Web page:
by Jena Galifany
Fan·ta·sy[fan-tuh-see, -zee] noun, plural fan·ta·sies, verb, fan·ta·sied, fan·ta·sy·ing. noun
1. imagination, especially when extravagant and unrestrained.
2. the forming of mental images, especially wondrous or strange fancies; imaginative conceptualizing.
4. Psychology . an imagined or conjured up sequence fulfilling a psychological need; daydream.
5. a hallucination.
(Courtesy of Dictionary.com)
Okay, now we have the dictionary description of Fantasy. I particularly enjoy number one.
Imagination. The beginning of all fantasy writing is imagination. It is the "what if" and the "how about" that live in our mind just behind the reality of life that we are forced to live with. It is seeing things in a new and different way. It's believing that the world could be so much better, so much richer, so much more to ones own liking.
Extravagant. Absolutely. Everything about fantasy should be extravagant. The characters should all be over the top in looks, elegance, riches, abilities and even evil. The men should be everything a man can be, according to the writers' whims. So hot you can get a sun tan by standing too near. So hot, to actually be in physical contact with could leave his brand on your soul. The women are no slouches either. Perfect build, perfect hair, make-up, eye color, skin tone and attitude.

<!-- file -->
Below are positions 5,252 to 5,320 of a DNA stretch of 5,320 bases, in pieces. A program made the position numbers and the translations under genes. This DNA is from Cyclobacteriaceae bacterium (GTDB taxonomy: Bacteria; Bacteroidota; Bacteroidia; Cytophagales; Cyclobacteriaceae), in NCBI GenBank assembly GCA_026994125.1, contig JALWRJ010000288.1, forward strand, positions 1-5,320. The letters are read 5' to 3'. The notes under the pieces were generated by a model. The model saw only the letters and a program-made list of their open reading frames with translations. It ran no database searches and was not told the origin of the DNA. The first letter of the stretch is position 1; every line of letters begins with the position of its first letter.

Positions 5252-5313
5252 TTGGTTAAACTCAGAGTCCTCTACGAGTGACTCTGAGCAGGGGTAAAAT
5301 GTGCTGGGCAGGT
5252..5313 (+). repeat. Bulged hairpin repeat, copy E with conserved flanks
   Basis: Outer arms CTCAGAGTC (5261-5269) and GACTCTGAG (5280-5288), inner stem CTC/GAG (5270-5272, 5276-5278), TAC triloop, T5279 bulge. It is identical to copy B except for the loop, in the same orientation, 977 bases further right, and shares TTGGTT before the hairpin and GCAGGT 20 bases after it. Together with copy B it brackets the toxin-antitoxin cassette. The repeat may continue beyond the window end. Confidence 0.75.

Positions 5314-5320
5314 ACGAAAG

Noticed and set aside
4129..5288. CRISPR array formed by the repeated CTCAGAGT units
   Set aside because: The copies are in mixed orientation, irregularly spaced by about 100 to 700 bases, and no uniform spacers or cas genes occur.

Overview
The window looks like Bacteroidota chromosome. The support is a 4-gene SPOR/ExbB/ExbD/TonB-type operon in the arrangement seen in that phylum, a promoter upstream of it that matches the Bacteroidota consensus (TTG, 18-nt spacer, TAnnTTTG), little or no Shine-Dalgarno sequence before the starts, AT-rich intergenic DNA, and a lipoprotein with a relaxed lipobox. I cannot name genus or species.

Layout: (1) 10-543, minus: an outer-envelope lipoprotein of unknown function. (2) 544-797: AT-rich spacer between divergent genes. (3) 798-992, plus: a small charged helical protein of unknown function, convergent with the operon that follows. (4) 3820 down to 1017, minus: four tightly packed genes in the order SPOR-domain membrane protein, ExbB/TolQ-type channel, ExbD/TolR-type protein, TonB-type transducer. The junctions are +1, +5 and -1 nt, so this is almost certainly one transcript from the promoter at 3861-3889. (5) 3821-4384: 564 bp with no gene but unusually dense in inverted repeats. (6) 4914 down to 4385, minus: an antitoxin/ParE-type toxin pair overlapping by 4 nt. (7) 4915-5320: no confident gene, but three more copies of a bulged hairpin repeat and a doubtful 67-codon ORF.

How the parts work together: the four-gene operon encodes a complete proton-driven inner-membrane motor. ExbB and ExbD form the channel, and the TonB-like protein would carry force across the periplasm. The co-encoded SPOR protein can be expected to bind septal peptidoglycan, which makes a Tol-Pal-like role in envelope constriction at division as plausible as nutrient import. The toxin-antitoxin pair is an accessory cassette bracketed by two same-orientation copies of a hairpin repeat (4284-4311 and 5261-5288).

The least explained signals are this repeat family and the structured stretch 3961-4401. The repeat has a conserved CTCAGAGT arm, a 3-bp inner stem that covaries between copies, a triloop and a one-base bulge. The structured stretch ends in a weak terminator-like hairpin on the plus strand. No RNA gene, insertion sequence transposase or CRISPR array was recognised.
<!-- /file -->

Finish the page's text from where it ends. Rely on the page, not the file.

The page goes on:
Unrestrained. Wow! That opens the doors to almost anything the heart desires. That man you always wanted to get your hands on? He's yours for the taking. He'll do anything and everything to please you. There are no consequences to your actions. There will never be a negative to your positive. No accidents, no back-lash. Absolute freedom of personal expression.
Can you imagine this kind of freedom in your lifetime? It can happen when you write. It's all right there, at your fingertips. Find a keyboard and start with a small expression of your own fantasy. Build a character that you'd love to work with. One that you'd love to be, for that matter. After all, you are your characters. You are in their head, thinking their thoughts, living their lives, and leading them in the direction you want them to go.